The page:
Just before i came to Japan a few years ago I read a book called ‘Hokkaido Highway Blues‘ by some Canadian called Will Ferguson who hitch-hiked from the south tip of Japan to the most northern part. He was following the cherry blossom trail which meant absolutely b*gger all to me. I enjoyed the hitching tales but never really got a grasp of what this ‘sakura‘ (cherry blossom) was all about.
Anyway, at present it is ‘Hanami‘ in Tokyo (it only lasts for short period of time) which is where all the Japanese people get very excited about seeing the sakura and have parties in the many parks and gardens. Basically, just part of the Japanese culture and a calendar event which gives (even more) reason to get sozzled in a public place while enjoying the blooming flowers. The flowers just create a nice background and setting for the more serious business of drinking……………in my opinion!! No doubt millions of Japanese would disagree with me!
Having not particpated in such activity before I finally got my arse into gear and joined the masses on Saturday night in Ueno Park. This is Tokyo’s biggest park but not necessarily the best for sakura viewing. Absolutely thousands of people lined an avenue sitting under the trees on their cardboard mats and proceeded to drink and eat their way through the day.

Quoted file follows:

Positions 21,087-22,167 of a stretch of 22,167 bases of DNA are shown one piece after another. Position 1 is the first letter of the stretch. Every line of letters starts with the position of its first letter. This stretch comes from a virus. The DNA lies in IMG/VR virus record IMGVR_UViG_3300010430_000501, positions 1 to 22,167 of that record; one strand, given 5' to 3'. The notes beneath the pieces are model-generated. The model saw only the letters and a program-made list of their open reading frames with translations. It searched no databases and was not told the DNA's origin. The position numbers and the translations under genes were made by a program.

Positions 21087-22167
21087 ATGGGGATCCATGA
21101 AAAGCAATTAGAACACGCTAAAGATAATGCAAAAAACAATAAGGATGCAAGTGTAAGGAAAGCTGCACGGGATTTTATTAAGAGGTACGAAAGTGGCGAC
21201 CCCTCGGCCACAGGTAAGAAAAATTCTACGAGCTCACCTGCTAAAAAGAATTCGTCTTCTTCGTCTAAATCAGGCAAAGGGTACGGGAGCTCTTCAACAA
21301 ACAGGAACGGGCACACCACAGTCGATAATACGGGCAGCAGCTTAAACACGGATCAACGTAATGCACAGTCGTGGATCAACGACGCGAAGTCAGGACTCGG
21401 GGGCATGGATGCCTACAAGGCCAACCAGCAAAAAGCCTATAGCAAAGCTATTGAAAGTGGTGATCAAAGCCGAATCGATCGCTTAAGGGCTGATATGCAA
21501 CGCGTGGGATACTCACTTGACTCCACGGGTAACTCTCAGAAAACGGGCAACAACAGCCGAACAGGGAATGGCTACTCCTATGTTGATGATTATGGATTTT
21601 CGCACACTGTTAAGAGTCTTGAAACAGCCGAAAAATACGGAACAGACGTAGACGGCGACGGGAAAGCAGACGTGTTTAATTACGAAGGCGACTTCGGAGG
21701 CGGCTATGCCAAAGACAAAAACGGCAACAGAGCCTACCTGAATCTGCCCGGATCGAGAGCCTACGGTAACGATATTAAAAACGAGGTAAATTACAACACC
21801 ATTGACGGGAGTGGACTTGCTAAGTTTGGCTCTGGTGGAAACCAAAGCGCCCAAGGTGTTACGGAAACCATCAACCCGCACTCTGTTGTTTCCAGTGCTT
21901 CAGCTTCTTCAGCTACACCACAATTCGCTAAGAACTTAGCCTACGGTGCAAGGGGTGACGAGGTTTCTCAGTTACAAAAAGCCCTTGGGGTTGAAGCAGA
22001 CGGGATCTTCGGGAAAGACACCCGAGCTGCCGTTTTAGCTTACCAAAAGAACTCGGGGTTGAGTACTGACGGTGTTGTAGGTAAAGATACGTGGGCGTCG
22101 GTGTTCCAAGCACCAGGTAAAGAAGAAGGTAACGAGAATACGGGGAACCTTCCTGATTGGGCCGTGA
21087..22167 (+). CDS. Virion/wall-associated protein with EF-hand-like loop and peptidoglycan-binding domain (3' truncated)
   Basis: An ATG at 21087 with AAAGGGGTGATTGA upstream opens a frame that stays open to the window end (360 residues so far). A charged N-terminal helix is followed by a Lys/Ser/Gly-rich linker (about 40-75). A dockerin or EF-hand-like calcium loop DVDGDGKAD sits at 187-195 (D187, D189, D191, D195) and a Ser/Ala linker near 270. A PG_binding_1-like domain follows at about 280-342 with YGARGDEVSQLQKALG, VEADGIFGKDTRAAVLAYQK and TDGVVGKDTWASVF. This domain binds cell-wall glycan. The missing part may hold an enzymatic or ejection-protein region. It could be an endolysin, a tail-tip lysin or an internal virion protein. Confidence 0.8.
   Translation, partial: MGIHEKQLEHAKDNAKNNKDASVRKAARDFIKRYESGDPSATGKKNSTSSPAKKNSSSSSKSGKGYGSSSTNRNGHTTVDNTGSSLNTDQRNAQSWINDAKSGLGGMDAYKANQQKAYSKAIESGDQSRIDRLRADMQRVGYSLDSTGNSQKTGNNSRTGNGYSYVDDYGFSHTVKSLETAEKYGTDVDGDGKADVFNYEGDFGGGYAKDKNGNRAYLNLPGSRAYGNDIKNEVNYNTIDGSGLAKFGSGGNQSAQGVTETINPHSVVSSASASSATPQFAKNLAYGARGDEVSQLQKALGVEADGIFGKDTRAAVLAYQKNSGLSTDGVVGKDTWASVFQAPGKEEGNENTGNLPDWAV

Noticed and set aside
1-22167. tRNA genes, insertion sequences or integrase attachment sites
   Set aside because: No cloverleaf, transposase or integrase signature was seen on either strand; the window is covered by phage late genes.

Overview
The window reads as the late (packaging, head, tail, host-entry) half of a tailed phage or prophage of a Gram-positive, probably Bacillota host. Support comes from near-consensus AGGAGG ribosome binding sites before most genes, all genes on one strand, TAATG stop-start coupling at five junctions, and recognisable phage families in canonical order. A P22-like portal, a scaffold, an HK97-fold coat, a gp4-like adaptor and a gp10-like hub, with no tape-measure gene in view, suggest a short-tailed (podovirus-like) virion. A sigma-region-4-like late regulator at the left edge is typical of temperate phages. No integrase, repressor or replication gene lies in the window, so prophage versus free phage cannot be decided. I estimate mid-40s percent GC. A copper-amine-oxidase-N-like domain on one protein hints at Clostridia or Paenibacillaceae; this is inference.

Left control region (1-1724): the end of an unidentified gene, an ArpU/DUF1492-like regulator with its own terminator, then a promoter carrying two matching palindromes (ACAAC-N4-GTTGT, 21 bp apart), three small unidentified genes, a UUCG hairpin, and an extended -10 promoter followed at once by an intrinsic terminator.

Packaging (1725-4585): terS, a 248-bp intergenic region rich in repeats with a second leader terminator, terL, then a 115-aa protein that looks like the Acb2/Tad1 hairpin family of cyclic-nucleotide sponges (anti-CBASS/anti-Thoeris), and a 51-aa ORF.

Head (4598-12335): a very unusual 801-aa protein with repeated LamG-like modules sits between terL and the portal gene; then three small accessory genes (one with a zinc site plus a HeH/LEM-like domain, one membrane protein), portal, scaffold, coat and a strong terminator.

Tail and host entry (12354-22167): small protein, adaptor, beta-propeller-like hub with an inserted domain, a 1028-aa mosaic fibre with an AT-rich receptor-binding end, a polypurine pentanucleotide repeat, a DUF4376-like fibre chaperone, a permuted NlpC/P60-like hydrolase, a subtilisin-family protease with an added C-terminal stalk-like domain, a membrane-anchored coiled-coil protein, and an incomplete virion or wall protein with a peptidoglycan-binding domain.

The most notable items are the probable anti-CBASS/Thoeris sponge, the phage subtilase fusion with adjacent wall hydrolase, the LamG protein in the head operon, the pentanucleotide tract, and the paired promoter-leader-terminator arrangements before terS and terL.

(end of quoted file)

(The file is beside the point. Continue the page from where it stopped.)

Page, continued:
Despite the crowds of people the place was still kept in very good condition with lots of bins provided for waste which the Japanese people actually use whereas in the UK we would maybe just dump it on the ground. Even though they are outside and sitting on a tarp they still tend to take off their shoes before they step on it.
My party of two arrived at 7:30 pm and we walked along the walkway drinking my six-pack of Asahi beer but we was quite shocked when there was an announcement at 8pm saying that it was over and the lights that lit up the cherry blossoms were gradually turned off. “Auld Lang Syne” then came over the public address system as happens often in Japan to signal it is finishing time. Although many people left for once a lot of people ignored it (Japanese people tend to live by and accept rules whereas we westerners usually want to break or push the rules as far as we can) and carried on regardless through the night.